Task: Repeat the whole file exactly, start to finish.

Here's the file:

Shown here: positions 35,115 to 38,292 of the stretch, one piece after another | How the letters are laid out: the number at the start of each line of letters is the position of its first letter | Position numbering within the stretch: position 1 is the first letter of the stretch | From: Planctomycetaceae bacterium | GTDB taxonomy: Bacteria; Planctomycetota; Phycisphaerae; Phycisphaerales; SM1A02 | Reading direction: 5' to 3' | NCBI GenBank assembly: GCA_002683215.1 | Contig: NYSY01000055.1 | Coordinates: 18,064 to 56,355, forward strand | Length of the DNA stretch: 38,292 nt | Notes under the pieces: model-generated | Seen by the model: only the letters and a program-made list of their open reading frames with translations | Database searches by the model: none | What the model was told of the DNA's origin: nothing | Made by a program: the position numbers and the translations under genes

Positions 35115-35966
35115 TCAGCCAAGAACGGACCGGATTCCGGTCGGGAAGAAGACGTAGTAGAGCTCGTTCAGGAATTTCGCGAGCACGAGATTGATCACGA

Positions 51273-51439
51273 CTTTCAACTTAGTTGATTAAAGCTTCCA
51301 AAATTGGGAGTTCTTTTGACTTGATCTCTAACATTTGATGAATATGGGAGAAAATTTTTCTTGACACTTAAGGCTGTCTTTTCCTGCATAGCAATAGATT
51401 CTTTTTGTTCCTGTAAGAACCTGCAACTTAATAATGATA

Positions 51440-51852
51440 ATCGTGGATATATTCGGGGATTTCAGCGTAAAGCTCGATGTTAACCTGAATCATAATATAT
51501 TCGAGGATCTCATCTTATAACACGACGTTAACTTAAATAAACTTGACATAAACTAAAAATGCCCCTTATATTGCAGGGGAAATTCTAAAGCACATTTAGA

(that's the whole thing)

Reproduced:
Shown here: positions 35,115 to 38,292 of the stretch, one piece after another | How the letters are laid out: the number at the start of each line of letters is the position of its first letter | Position numbering within the stretch: position 1 is the first letter of the stretch | From: Planctomycetaceae bacterium | GTDB taxonomy: Bacteria; Planctomycetota; Phycisphaerae; Phycisphaerales; SM1A02 | Reading direction: 5' to 3' | NCBI GenBank assembly: GCA_002683215.1 | Contig: NYSY01000055.1 | Coordinates: 18,064 to 56,355, forward strand | Length of the DNA stretch: 38,292 nt | Notes under the pieces: model-generated | Seen by the model: only the letters and a program-made list of their open reading frames with translations | Database searches by the model: none | What the model was told of the DNA's origin: nothing | Made by a program: the position numbers and the translations under genes

Positions 35115-35966
35115 TCAGCCAAGAACGGACCGGATTCCGGTCGGGAAGAAGACGTAGTAGAGCTCGTTCAGGAATTTCGCGAGCACGAGATTGATCACGA

Positions 51273-51439
51273 CTTTCAACTTAGTTGATTAAAGCTTCCA
51301 AAATTGGGAGTTCTTTTGACTTGATCTCTAACATTTGATGAATATGGGAGAAAATTTTTCTTGACACTTAAGGCTGTCTTTTCCTGCATAGCAATAGATT
51401 CTTTTTGTTCCTGTAAGAACCTGCAACTTAATAATGATA

Positions 51440-51852
51440 ATCGTGGATATATTCGGGGATTTCAGCGTAAAGCTCGATGTTAACCTGAATCATAATATAT
51501 TCGAGGATCTCATCTTATAACACGACGTTAACTTAAATAAACTTGACATAAACTAAAAATGCCCCTTATATTGCAGGGGAAATTCTAAAGCACATTTAGA